The loans were apparently in exchange for acting as front men for the bank's Chicago commodities-trading subsidiary.
Robert Magness, chairman and founder of Tele-Communications Incorporated, and Larry Romrell, senior vice-president, used money from BCCI affiliates to buy property, as well as shares in Capcom Financial Services, a derivatives trading company, based in London, that dealt heavily at the Chicago Board of Trade.
The allegations are contained in documents released by a US Senate committee this week.
A letter written by Mr Romrell and apparently provided to the committee by Kamal Adham, former Saudi intelligence chief who is co-operating with US prosecutors, suggests that Mr Romrell and others were acting as nominees for BCCI's shares in Capcom to satisfy the Chicago Board's rules.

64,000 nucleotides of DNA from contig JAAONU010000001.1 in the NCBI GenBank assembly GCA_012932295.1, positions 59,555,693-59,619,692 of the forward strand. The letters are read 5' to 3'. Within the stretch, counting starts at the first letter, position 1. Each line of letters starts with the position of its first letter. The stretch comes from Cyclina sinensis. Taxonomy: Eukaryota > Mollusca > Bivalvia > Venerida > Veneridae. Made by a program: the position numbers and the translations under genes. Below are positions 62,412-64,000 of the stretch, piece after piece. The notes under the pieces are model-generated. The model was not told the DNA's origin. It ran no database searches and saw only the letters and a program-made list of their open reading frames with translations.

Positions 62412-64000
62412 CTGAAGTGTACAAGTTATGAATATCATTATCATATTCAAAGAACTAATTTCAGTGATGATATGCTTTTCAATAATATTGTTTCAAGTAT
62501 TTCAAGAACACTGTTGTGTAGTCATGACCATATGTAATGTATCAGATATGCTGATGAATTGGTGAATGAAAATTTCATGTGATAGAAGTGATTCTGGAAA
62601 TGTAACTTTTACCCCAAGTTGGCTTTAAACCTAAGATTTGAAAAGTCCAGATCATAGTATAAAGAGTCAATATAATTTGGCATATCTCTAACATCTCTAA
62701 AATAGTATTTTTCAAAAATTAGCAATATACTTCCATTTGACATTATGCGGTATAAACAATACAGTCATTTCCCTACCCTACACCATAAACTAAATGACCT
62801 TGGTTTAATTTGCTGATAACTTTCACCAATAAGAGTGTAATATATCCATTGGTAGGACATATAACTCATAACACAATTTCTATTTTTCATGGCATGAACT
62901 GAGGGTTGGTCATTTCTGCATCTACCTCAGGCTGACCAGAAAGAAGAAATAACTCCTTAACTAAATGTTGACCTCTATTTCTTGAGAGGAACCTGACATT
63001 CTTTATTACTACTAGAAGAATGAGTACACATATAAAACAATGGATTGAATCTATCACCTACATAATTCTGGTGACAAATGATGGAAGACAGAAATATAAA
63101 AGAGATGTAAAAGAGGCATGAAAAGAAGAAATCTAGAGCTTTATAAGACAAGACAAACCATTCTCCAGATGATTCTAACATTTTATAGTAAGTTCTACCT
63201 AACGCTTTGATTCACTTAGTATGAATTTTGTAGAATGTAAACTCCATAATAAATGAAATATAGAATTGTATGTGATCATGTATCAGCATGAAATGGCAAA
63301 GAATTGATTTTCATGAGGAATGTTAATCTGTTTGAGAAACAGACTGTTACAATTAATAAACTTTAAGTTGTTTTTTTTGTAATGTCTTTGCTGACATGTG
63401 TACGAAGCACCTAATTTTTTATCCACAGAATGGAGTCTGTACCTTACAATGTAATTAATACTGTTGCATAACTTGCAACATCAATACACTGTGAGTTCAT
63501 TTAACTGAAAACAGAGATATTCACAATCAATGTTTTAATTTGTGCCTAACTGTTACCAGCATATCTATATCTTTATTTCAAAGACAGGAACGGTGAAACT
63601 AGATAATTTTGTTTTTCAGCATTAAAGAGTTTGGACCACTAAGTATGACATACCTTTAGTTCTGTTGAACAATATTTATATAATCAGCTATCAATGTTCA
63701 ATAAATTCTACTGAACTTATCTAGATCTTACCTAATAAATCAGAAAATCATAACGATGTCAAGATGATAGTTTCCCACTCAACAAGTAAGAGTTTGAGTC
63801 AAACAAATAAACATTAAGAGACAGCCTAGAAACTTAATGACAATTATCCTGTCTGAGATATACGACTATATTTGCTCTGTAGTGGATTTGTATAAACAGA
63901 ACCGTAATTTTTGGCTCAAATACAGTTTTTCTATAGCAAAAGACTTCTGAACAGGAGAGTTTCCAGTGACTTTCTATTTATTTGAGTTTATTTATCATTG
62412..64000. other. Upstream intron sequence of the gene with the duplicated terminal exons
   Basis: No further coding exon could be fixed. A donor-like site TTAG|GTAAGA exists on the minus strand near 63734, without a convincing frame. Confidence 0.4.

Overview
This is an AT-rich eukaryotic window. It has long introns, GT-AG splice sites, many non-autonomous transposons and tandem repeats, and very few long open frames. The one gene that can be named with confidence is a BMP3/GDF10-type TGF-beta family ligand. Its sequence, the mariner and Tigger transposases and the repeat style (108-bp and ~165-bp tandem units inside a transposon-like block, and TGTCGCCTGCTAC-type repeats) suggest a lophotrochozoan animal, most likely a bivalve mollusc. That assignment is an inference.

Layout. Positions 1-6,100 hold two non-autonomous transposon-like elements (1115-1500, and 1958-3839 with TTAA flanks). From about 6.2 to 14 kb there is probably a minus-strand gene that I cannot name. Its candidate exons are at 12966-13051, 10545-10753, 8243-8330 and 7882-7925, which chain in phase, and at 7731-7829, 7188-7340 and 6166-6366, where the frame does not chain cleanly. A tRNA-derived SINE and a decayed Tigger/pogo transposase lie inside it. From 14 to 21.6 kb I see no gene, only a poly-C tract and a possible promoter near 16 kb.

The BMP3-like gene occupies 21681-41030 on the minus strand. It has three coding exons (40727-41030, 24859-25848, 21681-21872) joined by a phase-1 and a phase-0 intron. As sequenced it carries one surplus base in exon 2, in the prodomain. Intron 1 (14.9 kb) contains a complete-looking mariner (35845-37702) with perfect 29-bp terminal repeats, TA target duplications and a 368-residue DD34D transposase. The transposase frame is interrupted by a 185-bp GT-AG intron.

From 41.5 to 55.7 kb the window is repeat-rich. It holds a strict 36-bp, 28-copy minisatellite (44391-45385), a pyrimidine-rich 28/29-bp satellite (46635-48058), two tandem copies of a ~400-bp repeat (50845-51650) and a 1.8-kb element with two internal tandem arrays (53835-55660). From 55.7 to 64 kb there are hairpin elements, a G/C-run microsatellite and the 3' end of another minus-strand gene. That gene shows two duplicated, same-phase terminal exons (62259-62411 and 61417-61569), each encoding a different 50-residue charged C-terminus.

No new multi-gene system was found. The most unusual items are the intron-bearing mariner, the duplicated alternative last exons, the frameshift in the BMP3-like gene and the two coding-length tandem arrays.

Neither executive would comment on the documents, although Mr Romrell's lawyer said the BCCI scandal had become 'a deep personal embarrassment'.
The revelations come a day after two leading Washington lawyers, Clark Clifford, a former US defence secretary, and Robert Altman, were charged with acting as front men for BCCI in its illegal ownership of a US bank.
Their trial date has been set for 26 October.Reuse content